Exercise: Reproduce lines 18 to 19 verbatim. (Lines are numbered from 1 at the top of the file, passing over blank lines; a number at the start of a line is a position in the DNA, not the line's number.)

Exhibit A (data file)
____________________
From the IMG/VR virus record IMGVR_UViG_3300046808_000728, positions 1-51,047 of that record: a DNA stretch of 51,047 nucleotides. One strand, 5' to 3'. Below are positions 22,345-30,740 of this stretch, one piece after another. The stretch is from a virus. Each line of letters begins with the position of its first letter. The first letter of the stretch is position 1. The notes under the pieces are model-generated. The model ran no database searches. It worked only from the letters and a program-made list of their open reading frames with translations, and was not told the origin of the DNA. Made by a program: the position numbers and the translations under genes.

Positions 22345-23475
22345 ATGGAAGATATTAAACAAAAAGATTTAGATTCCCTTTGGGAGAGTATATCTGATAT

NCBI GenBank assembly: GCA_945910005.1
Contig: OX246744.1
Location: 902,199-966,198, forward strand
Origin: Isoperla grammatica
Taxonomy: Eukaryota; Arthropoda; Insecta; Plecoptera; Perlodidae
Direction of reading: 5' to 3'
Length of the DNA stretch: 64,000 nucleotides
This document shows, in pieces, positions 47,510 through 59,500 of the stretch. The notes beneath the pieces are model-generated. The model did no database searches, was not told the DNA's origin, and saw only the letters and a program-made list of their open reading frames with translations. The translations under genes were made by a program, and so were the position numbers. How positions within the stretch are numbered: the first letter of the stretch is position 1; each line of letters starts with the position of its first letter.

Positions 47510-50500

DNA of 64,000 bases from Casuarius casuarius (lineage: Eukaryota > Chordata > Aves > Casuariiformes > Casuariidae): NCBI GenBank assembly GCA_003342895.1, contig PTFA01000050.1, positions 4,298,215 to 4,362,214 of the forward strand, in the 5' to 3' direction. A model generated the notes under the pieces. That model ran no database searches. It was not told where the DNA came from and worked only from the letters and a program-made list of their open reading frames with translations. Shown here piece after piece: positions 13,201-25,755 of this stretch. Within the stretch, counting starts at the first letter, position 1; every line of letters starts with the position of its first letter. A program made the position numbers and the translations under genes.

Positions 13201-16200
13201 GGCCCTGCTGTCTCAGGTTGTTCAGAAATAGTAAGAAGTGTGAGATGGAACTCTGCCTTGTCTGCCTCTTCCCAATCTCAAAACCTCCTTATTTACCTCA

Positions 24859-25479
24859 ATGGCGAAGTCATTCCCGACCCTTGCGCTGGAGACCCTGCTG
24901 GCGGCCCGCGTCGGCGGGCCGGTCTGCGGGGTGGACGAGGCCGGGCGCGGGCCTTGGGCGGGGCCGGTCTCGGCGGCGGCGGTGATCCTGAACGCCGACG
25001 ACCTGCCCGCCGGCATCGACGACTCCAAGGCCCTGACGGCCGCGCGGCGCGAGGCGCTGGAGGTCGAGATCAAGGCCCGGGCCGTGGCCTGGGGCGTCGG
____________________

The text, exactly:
24901 GCGGCCCGCGTCGGCGGGCCGGTCTGCGGGGTGGACGAGGCCGGGCGCGGGCCTTGGGCGGGGCCGGTCTCGGCGGCGGCGGTGATCCTGAACGCCGACG
25001 ACCTGCCCGCCGGCATCGACGACTCCAAGGCCCTGACGGCCGCGCGGCGCGAGGCGCTGGAGGTCGAGATCAAGGCCCGGGCCGTGGCCTGGGGCGTCGG